SAN FRANCISCO (Reuters) - Facebook will pay Microsoft Corp $550 million in cash for hundreds of patents recently sold by AOL, the social networking company's latest move to bulk up its intellectual property in the wake of a lawsuit filed by Yahoo.
The deal, shortly before Facebook is expected to have the largest initial public offering in Silicon Valley history, will give the social network 650 patents and patent applications, as well as a license to another 275 patents and applications owned by Microsoft.
Microsoft trumped Amazon, eBay and other tech giants earlier this month with its more than $1 billion purchase of most of AOL Inc. patent trove.
Valuing patents is a complex process, and it was not immediately clear whether Microsoft profited from the deal with Facebook.
Brad Smith, Microsoft's General Counsel, said in a prepared statement on Monday that the Facebook deal allows it "to recoup over half of our costs while achieving our goals from the AOL auction."
Facebook was also a participant in the AOL auction, a source told Reuters at the time.
Facebook's deal with Microsoft comes as the world's No.1 social networking company is preparing for an initial public offering that could value it at up to $100 billion and as Facebook fights a legal battle with Yahoo Inc.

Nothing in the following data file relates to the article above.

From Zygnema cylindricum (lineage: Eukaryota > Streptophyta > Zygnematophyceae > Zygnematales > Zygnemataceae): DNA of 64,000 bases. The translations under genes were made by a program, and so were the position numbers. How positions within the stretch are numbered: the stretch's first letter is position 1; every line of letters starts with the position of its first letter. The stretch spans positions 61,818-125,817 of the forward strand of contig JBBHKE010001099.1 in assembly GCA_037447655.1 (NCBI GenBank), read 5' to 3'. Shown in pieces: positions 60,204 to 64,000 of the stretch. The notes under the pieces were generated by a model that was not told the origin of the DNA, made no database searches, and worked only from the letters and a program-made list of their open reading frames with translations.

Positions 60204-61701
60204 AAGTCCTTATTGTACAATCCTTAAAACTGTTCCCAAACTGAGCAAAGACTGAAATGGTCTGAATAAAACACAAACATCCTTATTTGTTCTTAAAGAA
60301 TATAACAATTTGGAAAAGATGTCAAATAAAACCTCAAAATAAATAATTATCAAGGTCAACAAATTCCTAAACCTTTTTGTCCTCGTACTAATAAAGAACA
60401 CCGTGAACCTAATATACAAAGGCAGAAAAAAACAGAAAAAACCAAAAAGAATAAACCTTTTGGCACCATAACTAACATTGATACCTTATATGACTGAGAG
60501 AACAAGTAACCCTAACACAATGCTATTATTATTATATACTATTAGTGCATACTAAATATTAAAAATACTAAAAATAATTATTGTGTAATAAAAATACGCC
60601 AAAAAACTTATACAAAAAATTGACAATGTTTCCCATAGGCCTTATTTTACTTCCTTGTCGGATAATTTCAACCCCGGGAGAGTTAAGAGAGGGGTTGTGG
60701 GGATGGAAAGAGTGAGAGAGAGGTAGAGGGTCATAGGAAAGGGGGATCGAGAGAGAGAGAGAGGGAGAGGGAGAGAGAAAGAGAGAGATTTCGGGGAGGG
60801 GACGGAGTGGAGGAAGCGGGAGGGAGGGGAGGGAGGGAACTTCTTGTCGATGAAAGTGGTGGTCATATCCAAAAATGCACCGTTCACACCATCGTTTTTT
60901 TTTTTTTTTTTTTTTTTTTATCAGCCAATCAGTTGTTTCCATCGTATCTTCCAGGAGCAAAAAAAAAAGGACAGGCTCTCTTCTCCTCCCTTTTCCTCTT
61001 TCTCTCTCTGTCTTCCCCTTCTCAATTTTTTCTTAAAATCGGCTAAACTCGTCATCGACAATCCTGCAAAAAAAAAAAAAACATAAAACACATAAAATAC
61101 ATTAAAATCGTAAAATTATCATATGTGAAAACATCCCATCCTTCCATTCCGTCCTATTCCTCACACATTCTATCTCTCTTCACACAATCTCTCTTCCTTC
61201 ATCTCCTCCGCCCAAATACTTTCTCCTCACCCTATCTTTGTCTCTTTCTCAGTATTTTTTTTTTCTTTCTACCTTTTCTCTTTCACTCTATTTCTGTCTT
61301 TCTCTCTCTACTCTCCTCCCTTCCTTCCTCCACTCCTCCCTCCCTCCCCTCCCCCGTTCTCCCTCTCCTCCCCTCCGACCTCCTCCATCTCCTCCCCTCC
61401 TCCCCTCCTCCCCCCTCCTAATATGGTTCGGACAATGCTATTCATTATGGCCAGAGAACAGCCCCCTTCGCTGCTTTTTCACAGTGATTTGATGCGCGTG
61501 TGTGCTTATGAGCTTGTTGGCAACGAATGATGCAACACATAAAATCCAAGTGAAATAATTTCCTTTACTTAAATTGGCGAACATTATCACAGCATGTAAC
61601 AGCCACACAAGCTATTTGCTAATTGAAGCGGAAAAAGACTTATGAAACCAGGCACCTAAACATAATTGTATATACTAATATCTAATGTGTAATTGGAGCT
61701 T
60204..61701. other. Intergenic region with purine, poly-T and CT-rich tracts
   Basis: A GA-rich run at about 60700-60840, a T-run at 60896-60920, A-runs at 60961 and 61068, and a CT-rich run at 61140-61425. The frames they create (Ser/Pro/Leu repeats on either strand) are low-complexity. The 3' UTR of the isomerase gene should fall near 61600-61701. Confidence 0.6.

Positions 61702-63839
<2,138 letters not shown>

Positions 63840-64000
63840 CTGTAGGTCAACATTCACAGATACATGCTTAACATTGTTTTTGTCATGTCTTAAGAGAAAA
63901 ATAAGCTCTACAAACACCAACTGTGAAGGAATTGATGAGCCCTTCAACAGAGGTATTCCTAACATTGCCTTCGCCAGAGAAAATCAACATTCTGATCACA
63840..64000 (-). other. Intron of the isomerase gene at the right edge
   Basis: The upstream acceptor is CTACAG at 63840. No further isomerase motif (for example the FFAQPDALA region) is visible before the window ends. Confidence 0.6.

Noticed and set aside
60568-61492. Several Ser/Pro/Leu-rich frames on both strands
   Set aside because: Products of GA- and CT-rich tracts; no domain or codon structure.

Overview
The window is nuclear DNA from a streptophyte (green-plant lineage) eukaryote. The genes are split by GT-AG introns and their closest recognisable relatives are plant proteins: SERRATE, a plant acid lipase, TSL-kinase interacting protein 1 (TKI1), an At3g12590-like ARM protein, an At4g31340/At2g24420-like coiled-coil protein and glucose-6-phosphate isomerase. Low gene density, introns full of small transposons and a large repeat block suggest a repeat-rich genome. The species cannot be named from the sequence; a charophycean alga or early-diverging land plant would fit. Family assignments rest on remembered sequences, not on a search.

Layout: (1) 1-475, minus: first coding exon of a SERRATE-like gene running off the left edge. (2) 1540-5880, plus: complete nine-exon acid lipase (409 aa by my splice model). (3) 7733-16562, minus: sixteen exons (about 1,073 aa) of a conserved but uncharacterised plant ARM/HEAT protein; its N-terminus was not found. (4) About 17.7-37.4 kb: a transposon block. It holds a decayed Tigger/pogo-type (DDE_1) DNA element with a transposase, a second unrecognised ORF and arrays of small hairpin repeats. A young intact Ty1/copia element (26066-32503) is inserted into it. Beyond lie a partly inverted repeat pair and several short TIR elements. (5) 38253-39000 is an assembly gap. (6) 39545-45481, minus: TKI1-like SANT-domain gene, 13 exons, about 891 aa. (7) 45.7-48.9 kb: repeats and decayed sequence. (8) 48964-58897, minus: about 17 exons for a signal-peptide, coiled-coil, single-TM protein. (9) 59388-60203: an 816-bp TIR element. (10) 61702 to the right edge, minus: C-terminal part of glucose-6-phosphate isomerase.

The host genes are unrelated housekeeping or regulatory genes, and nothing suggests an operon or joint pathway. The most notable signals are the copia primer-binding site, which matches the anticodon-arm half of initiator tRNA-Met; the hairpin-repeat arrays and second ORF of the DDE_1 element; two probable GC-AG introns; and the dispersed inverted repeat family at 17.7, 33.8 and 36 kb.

Yahoo sued Facebook earlier this year, alleging that Facebook infringed 10 Yahoo patents, including several that cover online advertising technology. Facebook countersued Yahoo in April, alleging that Yahoo infringes 10 of Facebook's patents.
In March, Facebook acquired 750 patents from International Business Machines Corp.
Microsoft invested $240 million in Facebook in 2007 and the two companies have forged various business collaborations over the years. Facebook features search results from Microsoft's Bing search engine in its social networking service as well as video chat technology provided by Skype, which Microsoft acquired last year.
Netflix Chief Executive Reed Hastings serves on the board of directors of both Facebook and Microsoft.
(Editing by Leslie Gevirtz)